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Abstract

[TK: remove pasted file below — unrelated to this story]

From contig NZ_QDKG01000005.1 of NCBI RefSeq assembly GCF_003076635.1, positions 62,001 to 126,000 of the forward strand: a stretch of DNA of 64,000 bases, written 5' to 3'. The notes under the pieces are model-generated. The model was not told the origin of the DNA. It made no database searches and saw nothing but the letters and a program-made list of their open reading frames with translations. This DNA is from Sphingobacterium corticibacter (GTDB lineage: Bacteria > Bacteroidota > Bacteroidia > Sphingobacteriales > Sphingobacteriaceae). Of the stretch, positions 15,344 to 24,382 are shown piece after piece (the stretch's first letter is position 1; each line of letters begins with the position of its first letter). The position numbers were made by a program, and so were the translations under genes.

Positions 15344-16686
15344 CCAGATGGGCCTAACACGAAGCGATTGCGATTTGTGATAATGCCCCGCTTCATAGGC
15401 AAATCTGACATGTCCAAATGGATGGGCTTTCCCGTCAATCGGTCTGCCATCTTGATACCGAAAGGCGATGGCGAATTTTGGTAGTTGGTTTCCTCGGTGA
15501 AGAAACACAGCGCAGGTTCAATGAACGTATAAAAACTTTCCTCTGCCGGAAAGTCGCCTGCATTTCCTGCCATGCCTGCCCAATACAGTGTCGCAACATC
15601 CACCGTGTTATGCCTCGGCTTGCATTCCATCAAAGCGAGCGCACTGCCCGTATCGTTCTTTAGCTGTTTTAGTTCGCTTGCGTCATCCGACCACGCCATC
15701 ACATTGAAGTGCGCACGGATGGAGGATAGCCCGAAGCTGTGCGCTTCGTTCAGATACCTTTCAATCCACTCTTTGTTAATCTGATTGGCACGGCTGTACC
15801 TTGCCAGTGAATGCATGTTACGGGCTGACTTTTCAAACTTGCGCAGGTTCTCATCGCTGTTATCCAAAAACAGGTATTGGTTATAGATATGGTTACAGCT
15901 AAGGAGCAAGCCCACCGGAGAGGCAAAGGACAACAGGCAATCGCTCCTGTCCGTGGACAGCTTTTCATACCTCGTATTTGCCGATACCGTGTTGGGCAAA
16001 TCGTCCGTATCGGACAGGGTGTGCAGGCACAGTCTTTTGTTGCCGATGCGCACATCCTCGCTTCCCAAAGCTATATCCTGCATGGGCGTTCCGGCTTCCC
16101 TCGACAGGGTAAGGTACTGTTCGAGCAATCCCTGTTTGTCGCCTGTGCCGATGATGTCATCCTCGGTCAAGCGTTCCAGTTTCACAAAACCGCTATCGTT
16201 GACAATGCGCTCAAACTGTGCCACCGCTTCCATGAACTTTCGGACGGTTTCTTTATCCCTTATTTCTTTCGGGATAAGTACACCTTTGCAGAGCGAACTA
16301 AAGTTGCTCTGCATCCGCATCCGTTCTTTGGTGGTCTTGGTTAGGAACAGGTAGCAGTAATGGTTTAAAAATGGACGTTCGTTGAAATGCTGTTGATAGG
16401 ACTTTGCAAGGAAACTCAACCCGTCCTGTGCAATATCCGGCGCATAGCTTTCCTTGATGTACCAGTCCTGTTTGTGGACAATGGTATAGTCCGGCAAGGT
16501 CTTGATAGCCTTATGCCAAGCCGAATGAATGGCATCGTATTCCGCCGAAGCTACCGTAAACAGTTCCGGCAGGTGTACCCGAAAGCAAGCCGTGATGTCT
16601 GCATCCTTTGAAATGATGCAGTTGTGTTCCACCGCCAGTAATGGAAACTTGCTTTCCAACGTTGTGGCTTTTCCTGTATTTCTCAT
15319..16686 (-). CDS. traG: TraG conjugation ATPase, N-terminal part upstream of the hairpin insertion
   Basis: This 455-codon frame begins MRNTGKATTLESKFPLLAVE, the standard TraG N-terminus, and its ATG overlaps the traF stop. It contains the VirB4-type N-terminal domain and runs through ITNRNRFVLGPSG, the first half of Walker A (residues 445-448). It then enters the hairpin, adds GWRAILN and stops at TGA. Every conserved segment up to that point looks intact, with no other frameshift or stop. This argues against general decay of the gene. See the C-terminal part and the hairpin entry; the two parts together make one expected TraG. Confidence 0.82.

Aim: In the long term, genetic improvement is one of the major strategies to support sustainable wine production in a changing climate. Over the past 5 years, we have developed an interdisciplinary research program that aimed to: i) characterize the impact of temperature increase sensed by the entire plant or individual bunches on the development and functioning of the plant, ii) identify the physiological and molecular mechanisms regulating the response of vegetative and reproductive development to heat stress and iii) develop tools to map quantitative trait loci (QTLs) of plant and berry development in duly controlled, stable, and contrasting environmental conditions. Methods and results: Performing high-throughput genomic analyses combined with the use of innovative experimental designs (fruiting cuttings, microvines, single berry sampling) was critical to decipher the ecophysiological and molecular mechanisms involved in the vine response to high temperature. Conclusion: Warming promotes vegetative growth and hampers plant carbon balance, disturbing flower set and young berry development. High temperatures modify primary and secondary fruit metabolisms, desynchronizing sugar and organic acid metabolisms and delaying sugar and polyphenol accumulation during ripening. The study of day and night transcriptomic and proteomic signatures associated with heat highlighted key players of the response to temperature in the fruit. Significance and impact of the study: Capitalizing on this knowledge, a new program is being proposed for the selection of cultivars limiting the accumulation of sugars in the berry while maintaining other qualitative compounds.

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